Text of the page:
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The underrated role of the “move system” in determining saccade latency

Published online by Cambridge University Press:  01 August 1999

Michael C. Dorris
Affiliation:
Medical Research Council Group in Sensory-Motor Neuroscience, Department of Physiology, Queen's University, Kingston, Ontario, Canada K7L 3N6 {mike; doug}@eyeml.queensu.ca brain.phgy.queensu.ca/doug_munoz/dpm.htm
Douglas P. Munoz
Affiliation:
Medical Research Council Group in Sensory-Motor Neuroscience, Department of Physiology, Queen's University, Kingston, Ontario, Canada K7L 3N6 {mike; doug}@eyeml.queensu.ca brain.phgy.queensu.ca/doug_munoz/dpm.htm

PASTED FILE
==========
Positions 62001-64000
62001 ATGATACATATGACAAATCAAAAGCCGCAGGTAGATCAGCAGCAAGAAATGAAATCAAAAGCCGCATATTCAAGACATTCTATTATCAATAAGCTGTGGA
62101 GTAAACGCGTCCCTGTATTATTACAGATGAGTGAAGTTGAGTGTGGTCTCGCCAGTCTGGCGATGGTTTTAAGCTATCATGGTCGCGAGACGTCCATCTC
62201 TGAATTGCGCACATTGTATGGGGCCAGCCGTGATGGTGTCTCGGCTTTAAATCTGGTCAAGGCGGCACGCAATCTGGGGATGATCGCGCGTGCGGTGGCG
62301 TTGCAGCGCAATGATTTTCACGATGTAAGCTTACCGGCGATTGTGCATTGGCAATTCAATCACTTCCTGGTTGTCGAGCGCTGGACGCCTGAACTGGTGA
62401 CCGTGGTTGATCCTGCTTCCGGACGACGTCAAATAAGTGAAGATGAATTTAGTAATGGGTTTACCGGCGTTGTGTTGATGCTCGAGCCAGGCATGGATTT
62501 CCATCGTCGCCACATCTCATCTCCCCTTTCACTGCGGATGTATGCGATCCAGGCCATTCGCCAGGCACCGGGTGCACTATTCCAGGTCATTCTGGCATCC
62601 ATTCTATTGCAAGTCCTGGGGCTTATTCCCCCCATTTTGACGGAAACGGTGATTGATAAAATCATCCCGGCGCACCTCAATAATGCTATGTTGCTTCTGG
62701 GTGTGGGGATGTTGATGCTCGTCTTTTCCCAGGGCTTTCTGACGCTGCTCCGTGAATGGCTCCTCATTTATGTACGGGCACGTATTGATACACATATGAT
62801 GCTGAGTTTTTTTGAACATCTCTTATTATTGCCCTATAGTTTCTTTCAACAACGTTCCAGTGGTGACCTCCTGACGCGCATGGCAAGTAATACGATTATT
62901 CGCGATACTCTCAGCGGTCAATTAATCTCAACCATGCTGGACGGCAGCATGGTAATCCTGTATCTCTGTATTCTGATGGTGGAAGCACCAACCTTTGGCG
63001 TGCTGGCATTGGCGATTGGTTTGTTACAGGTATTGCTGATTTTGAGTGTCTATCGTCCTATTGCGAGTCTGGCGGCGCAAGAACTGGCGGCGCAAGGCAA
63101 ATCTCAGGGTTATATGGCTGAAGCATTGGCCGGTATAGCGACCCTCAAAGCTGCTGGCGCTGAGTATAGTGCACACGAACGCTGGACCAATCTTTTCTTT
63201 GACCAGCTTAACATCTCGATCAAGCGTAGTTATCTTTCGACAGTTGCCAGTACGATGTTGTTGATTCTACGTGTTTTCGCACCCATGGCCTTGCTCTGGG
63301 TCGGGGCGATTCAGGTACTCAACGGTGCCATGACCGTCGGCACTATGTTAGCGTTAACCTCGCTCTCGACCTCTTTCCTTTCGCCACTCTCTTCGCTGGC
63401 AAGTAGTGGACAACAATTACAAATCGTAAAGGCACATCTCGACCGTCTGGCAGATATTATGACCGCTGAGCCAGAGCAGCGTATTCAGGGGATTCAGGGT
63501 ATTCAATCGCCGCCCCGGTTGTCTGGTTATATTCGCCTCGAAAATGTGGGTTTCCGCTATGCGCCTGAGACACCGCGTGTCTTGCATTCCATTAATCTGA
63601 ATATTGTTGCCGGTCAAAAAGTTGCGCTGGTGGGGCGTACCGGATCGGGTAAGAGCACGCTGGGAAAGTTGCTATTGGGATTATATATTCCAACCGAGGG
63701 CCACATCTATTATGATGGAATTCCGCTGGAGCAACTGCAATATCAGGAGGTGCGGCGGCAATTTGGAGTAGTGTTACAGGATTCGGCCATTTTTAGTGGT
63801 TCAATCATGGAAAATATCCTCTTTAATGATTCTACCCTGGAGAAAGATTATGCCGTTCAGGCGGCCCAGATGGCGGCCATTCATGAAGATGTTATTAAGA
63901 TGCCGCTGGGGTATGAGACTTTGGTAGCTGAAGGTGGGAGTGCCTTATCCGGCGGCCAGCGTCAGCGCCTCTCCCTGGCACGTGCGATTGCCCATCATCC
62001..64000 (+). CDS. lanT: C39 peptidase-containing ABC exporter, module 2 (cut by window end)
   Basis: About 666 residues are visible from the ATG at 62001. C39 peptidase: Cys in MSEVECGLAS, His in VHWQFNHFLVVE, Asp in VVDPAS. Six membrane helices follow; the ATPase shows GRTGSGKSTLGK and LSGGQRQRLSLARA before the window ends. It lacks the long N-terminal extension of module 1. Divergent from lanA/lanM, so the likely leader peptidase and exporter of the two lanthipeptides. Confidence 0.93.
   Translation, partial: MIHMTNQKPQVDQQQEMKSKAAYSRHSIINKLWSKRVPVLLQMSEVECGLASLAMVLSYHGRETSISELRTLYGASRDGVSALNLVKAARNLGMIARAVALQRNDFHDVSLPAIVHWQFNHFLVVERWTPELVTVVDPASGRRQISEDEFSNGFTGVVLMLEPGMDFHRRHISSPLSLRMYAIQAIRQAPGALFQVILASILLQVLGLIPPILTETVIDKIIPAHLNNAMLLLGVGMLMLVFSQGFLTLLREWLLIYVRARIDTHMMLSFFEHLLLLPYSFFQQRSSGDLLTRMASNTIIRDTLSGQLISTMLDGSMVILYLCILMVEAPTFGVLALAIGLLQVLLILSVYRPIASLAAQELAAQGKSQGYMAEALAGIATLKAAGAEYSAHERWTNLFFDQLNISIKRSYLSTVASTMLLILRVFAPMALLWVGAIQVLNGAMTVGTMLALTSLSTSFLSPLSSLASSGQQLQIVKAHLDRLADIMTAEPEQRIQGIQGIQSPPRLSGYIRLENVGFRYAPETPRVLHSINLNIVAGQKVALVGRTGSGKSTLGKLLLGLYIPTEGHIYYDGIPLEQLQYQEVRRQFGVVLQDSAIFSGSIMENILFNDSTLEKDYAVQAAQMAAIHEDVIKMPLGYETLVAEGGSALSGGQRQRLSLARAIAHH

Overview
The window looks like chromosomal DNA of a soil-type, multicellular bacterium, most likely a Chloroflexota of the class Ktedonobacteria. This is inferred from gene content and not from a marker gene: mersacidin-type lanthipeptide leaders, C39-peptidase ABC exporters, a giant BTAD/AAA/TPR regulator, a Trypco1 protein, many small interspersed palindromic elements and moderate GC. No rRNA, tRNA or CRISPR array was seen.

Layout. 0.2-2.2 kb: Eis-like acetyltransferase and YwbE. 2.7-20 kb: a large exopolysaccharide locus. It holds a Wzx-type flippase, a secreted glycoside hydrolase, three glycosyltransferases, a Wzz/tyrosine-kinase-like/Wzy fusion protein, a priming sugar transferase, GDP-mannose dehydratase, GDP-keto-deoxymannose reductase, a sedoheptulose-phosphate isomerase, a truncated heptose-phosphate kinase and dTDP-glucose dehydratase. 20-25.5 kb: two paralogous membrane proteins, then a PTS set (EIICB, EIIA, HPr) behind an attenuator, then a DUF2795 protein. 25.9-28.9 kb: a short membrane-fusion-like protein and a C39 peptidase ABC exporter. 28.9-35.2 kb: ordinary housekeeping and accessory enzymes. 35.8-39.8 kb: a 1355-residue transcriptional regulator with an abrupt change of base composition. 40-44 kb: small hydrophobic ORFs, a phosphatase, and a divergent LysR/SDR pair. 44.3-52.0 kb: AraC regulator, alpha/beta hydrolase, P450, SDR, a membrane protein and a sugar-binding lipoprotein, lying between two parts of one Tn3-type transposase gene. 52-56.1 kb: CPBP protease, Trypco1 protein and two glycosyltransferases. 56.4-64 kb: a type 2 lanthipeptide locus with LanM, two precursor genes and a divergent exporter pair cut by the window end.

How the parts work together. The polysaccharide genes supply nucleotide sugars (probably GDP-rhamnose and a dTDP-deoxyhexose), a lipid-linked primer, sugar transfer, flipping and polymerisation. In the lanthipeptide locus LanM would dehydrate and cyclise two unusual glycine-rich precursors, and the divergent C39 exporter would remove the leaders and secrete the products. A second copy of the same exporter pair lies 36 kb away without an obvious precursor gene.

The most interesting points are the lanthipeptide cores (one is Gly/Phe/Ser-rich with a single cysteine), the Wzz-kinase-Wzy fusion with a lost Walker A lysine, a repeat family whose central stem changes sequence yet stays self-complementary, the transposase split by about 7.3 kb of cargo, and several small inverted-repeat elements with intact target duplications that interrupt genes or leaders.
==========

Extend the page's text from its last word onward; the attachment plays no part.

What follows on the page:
Abstract

The Findlay & Walker target article emphasizes the role of the target-nonspecific “fixate” system while downplaying the role of the target-specific “move” system in determining saccade latency. We agree that disengagement of the fixate system is responsible for the target-nonspecific latency reduction associated with the gap effect. However, high target predictability and extensive training at a target location can also result in latency reductions, the culmination of this being express saccades. The target-specificity associated with the latter forms of latency reduction implicate a mechanism involving the move system. Recently discovered neurophysiological correlates underlying these behavioural phenomena reside in the superior colliculus.

Type
Open Peer Commentary
Copyright
© 1999 Cambridge University Press

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